In this time of war, it's entirely appropriate that the passing of Cleveland Indians pitching great Bob ("Rapid Robert") Feller was marked by considerable attention to his World War II military service. Although it cost him four years during his prime, he recollected his time in the Navy with pride and without regret. It was also a reminder that war today is a very different business than it once was in terms of the ways in which it impacts—or rather does not impact—the lives of anyone other than service men and women and their families.
And it was not only World War II that cut into the rhythms of normal life of a broad swath of society, with the military draft upending the peacetime occupations of millions of civilians throughout the 1950s and into the 1960s, most definitely including some of baseball's greatest stars. "In military service" was a common line item in the records appearing on the back of a player's baseball card back then. Willie Mays' "reward" for being named the National League's Rookie of the Year in 1951 was a two-year stint in the Army. Brooklyn Dodger pitcher Don Newcombe won 20 games in the 1951 season—and was in the Army for the next two. New York Yankees infielder Billy Martin followed up his starring role in the 1953 World Series with a year and more in the military immediately thereafter. In October 1955, pitcher Johnny Podres, was the hero of the Brooklyn Dodgers' first ever World Series win in 1955. The following spring he was inducted into the Navy.
As everyone knows, Red Sox batting great Ted Williams was recalled to combat service as a fighter pilot in Korea and lost the better part of two seasons (compounding the years he had lost during World War II). When injury-ridden Mickey Mantle was exempted from the draft, it aroused considerable controversy, as related in Jane Leavy's new biography. Far from getting a free pass, some even felt that sports stars were being targeted by the military. Ted Williams himself complained that "gutless politicians, gutless draft boards and gutless sportswriters" were to blame for Podres's reclassification to 1-A after first being classified 4-F and charged that Podres was "paying the penalty for being a star."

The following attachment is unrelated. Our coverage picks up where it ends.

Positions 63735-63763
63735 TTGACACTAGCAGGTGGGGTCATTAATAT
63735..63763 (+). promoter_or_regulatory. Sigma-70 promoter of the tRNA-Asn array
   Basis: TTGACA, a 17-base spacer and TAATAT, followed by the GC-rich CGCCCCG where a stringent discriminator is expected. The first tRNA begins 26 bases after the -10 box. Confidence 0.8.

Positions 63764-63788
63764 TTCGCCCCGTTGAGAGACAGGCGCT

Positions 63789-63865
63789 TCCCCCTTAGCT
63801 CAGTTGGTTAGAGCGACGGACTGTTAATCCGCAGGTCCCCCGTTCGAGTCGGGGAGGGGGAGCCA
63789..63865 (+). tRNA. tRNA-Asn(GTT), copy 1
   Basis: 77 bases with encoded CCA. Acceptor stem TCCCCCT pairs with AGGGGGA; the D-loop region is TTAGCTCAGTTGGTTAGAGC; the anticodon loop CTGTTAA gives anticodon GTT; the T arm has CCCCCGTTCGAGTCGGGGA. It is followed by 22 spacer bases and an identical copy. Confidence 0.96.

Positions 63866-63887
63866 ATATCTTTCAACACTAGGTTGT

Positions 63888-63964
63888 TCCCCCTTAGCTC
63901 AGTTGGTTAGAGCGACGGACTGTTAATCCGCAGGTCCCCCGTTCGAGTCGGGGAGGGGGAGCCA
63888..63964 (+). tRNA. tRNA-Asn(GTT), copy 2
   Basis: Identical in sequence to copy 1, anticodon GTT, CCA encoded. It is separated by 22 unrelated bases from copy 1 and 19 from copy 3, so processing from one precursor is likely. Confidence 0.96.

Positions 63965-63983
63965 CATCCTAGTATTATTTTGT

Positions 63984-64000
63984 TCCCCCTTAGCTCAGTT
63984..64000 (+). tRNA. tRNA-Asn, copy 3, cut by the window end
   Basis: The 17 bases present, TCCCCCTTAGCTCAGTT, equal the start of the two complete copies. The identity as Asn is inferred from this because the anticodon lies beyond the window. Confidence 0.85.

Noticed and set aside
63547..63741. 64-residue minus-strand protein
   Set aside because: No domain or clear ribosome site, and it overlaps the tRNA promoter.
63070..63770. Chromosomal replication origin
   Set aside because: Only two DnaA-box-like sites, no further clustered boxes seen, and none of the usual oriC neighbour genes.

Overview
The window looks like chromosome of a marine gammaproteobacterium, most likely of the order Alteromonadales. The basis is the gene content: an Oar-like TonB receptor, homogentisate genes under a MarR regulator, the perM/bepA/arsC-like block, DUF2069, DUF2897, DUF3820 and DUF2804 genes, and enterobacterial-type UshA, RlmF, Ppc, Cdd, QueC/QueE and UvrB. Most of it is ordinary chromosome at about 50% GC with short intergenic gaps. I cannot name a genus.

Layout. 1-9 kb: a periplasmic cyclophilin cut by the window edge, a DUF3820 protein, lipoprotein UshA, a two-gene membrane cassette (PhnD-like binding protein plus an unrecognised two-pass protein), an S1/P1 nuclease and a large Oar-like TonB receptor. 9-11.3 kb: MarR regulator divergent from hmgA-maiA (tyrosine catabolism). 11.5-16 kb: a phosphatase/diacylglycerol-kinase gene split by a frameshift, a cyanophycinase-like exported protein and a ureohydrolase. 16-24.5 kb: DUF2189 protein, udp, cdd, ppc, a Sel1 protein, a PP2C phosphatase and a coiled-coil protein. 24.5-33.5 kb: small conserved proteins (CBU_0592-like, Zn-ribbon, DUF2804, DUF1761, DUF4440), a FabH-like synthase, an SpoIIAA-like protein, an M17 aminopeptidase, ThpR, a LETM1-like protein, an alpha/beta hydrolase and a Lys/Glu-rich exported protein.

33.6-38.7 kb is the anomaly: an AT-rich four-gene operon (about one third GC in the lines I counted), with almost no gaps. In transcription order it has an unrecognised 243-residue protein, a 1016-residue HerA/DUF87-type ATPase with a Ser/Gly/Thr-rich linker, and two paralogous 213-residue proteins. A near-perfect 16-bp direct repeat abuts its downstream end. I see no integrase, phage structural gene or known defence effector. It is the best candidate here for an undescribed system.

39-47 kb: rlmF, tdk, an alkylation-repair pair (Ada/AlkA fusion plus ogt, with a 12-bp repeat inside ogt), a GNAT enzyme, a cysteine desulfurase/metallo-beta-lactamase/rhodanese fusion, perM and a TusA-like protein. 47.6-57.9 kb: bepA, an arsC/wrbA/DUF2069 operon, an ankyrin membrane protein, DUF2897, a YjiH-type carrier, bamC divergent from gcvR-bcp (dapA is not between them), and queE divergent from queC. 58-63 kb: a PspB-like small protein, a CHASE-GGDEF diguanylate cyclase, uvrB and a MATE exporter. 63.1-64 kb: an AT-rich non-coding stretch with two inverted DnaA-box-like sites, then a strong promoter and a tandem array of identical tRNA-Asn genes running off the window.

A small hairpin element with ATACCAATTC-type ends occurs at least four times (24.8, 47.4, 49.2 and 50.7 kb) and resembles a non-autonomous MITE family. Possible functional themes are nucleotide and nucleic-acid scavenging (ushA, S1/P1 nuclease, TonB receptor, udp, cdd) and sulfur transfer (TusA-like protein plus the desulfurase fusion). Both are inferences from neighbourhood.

Perhaps most remarkable—and from today's vantage point unfathomable—of all, pitcher Curt Simmons of the Philadelphia Phillies was called to active duty in the middle of September 1950 as the "Whiz Kids" were battling for their first National League pennant in 35 years. Suddenly bereft of their ace 17 game winner, the Phillies staggered to the finish, dissipating the six-game lead they held when Simmons left the team. But on the strength of a final day victory over the Dodgers, the Phils did manage to stagger home in first place by just one game, although they were then swept by the Yankees in a World Series. Simmons was granted a brief furlough for the Series but was unable to pitch other than in batting practice in light of his recent inactivity.
That was then, this is now. Truth to tell no one really expects professional athletes—or the great mass of those less athletically accomplished, either—to flock to the colors as Bob Feller did two days after Pearl Harbor. Today, it is all too easy for anyone who is not directly concerned with fighting it, and paying its price, to put the war in Afghanistan out of mind, even to consider it, in the words of Neville Chamberlain, "a quarrel in a far away country between people of whom we know nothing." Our lives go on at home, at work, at play, in the blogosphere, without the war in Afghanistan imposing the kind of demands that were once embraced, or at least accepted, however grudgingly—Billy Martin, drafted after the armistice in Korea, railed about "having to go into the fucking Army when there's no fucking war"—when our country was at war, whether hot or cold. If that war is lost, perhaps we should look here and not there for the reason.